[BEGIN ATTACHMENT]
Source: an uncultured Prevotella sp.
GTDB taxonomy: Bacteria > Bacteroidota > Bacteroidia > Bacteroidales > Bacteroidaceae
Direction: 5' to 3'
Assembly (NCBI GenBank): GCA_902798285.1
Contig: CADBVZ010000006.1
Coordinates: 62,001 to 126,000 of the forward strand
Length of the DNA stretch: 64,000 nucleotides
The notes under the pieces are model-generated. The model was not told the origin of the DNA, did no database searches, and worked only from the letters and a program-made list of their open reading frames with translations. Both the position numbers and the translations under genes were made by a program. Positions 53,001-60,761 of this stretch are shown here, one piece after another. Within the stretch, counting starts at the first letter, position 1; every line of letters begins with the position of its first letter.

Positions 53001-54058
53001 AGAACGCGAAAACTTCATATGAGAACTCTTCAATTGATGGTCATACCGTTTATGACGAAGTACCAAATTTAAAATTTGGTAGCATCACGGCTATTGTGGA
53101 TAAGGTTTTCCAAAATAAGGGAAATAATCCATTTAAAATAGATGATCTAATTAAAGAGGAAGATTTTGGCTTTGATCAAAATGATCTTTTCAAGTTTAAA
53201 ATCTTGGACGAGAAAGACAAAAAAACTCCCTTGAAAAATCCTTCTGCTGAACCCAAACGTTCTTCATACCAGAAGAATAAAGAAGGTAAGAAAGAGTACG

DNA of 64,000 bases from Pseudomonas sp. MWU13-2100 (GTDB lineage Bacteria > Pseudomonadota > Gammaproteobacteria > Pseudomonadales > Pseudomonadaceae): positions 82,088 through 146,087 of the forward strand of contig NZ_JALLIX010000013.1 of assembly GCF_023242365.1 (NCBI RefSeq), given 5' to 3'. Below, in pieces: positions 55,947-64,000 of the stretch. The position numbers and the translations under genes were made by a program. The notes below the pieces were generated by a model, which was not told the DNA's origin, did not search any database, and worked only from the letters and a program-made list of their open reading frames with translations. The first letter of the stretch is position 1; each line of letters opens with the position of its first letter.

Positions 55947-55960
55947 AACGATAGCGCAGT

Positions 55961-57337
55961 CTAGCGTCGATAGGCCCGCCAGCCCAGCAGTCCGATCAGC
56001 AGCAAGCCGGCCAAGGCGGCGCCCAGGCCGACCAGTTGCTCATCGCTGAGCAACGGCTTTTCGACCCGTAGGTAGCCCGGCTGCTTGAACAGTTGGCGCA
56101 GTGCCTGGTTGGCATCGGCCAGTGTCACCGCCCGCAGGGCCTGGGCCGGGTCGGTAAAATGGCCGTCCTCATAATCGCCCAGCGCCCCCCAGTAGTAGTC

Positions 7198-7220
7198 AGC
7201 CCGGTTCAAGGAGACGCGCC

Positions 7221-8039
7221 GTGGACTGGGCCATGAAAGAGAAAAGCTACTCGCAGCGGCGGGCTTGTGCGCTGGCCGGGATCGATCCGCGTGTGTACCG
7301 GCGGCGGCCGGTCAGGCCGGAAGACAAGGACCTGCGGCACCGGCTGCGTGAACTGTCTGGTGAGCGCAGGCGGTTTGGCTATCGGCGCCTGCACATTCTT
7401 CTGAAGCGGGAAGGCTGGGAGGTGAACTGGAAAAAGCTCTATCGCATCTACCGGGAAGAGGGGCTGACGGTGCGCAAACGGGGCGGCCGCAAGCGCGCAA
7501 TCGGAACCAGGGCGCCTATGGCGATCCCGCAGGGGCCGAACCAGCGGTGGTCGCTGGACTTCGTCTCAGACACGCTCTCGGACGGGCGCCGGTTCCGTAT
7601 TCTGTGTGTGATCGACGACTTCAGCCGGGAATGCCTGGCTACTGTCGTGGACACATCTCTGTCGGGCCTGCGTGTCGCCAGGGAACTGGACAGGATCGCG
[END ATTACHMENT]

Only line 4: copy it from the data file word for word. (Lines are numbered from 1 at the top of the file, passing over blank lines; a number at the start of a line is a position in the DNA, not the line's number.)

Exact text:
Assembly (NCBI GenBank): GCA_902798285.1